One of the most difficult things to explain to anyone who has not buried a child is this: I didn’t just lose Dominic ONCE, I continue to lose him.
I lose him every single time there is a moment when he SHOULD be here but isn’t.
I lose him when his friends graduate, get married and have children.
I lose him again on Christmas morning when HIS face isn’t around the breakfast table and HIS name isn’t on the presents around the tree.
I lose him when I need to call and ask a question about my computer or need his opinion when trying to make a decision.
I lose him when everyone else is making their way home for the holidays or a birthday or just a visit-his car never rolls up the lane, his smiling face never emerges, his arms never reach out to wrap me in a bear hug.
I lose him when his siblings line up for photos-the space where he SHOULD be but ISN’T looms large.
I will never know the joy of standing at his wedding.
I will never be able to congratulate him on his first court victory.
I will never see his children
I won’t have his companionship in my old age.
He is gone-out of reach.
I’ve struggled since the beginning of this journey to convey others the ongoing open-ended emptiness of burying a child.
There is simply no way to fill the void left by my son’s leaving.
No job, no hobby, no ministry, no person, no exercise regimen, dietary discipline or medical intervention can fix this pain.
So when people think I will
my son’s death,
they profoundly misunderstand my experience.
I’ve been away from home for eleven days now. For a homebody, that feels like forever.
Most of those days I’ve been surrounded by unfamiliar people and lots and lots of noise.
But in the midst of all that activity and sound, there has remained a quiet spot deep in my spirit that holds space for Dominic.
No matter how frantic, how deafening or how crowded things get, his absence is the loudest silence I hear.
I absolutely understand that when people say things like, “Just think of all the wonderful memories you have” or “He brought you so much joy” they mean well.
Because it’s true-I have beautiful memories of Dominic. And he DID bring me great joy.
But I had those things BEFORE he was beyond my reach.
Childhood memories, photographs, mementoes from school and athletic teams-they were already displayed on the walls and shelves of my home.
But there were things I had then that I don’t have now:
- his physical presence;
- his laughter ringing down the hallway;
- his text messages telling his absent-minded mama that there were storms headed her way;
- his level-headed relationship advice;
- and his tech-savvy, “I can fix it” help when I crashed my computer or other electronic device.
I don’t have a hundred different uniquely Dominic parts of my life anymore.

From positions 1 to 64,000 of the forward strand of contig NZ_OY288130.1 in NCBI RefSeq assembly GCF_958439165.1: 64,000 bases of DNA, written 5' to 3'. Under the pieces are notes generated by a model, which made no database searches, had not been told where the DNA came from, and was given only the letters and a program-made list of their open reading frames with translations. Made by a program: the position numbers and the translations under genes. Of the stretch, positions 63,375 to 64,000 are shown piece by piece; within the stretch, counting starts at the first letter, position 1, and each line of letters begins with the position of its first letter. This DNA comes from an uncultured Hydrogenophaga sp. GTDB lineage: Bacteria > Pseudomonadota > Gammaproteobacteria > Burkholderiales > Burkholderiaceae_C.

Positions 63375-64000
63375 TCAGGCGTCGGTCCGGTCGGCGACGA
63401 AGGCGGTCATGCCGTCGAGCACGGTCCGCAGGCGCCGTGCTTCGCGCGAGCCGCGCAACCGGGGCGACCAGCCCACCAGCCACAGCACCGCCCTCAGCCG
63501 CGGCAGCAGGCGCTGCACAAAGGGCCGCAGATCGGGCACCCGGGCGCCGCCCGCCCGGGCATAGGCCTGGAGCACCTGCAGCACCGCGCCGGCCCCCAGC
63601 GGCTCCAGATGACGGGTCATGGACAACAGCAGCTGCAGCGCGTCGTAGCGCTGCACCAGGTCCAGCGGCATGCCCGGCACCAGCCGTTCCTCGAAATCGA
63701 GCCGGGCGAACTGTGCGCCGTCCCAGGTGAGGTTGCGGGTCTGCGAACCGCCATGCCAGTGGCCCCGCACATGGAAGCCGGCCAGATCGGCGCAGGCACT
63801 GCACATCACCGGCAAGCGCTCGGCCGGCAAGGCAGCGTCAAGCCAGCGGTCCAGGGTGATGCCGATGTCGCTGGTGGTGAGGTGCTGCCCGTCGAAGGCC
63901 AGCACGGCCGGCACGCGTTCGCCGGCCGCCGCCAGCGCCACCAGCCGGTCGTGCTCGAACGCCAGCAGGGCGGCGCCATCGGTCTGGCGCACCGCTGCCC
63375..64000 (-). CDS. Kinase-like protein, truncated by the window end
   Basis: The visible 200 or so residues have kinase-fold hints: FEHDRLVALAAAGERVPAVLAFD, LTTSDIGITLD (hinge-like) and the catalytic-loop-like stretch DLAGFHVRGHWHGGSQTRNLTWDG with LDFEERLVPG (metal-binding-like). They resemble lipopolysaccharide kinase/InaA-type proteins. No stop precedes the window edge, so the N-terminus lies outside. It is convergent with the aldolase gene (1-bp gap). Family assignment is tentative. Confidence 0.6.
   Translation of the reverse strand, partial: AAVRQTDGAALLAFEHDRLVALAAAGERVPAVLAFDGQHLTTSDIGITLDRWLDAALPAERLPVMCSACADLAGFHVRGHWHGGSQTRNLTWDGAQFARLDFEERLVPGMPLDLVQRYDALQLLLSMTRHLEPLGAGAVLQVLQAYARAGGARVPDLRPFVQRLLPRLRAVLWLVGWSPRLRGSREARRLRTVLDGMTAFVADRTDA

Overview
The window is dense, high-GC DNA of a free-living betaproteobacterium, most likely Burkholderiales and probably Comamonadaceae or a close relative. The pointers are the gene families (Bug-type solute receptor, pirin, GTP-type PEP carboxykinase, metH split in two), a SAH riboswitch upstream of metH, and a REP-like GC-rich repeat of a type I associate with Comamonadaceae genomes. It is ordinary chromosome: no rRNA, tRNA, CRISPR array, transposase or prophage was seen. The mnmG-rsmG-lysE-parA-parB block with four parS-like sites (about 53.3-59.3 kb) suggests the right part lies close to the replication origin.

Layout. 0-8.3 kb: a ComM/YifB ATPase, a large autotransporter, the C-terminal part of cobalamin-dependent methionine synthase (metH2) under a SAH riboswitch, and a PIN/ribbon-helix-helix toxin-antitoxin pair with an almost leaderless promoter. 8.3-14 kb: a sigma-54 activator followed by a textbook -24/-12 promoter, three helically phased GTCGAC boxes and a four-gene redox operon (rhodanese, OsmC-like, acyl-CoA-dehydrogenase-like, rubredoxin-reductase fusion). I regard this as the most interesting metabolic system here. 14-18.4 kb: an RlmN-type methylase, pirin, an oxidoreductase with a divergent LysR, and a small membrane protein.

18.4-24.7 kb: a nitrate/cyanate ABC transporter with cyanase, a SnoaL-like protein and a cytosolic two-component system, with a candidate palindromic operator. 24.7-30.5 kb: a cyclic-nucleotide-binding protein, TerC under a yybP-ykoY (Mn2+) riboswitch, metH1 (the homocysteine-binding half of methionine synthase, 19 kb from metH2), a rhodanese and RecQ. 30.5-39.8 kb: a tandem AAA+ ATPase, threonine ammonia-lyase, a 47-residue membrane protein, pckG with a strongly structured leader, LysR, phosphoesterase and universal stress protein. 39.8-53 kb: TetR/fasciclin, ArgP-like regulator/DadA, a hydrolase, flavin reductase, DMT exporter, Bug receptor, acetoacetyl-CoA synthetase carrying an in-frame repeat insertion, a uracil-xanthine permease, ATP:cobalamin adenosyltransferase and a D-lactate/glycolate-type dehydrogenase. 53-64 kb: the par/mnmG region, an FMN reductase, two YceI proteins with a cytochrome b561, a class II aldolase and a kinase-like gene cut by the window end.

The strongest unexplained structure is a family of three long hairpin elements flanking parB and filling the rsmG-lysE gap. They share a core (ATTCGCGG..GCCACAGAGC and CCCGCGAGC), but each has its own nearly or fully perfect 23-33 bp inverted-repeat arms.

And I miss every one of them.
We took this picture celebrating Father’s Day 2013 and it was supposed to be a joke.
Dominic had a habit of finding somewhere to be for the end of May (which includes his birthday) and the first couple weeks of June (Father’s Day) nearly every summer for the last six years he was with us.
I had to schedule his high school graduation (we home schooled) for the ONE weekend out of the whole summer when he would be home before he entered college in the fall.
In 2013 he was studying abroad in Switzerland.
So on this day when he was absent (again!) I brought along this picture and thought it would be funny to have him represented in the obligatory Father’s Day photo-little smiling Dominic.
It popped up in my Facebook memories the other day and I realized it’s not funny anymore.
Now the only way Dominic CAN be part of a family portrait is if one of us holds a picture of him.
I hate that.
Who could have guessed that our messing around would now mess with my head?
This popped up in my Facebook memories today:
What I wouldn’t give to see it again, to feel his beard against my cheek when I hugged his neck, hear him laugh, know he was only a phone call away!
I’ve learned to carry the sorrow because I know it will be redeemed.
But the missing?
The missing never fades.
Another friend has a new grandchild.
It makes my heart so happy to see families grow and prosper. I love the fresh sweetness of newborn wrinkles and chubby fists.
If I’m honest I have to admit that for every smile that spreads wide across my face in response to posted pictures, there is a tear that slips down from the corner of my eye.
I wish I could feel unadulterated joy like I used to.
But I can’t.
It is impossible for there to be any progeny bearing his smile, his laughter, his brown eyes and overgrown eyebrows. The rhythm that filled his head and tapped, tapped, tapped down the bannister is buried underground.
And that is hard to bear.
Losing a child is not a single event.
It happens over and over and over.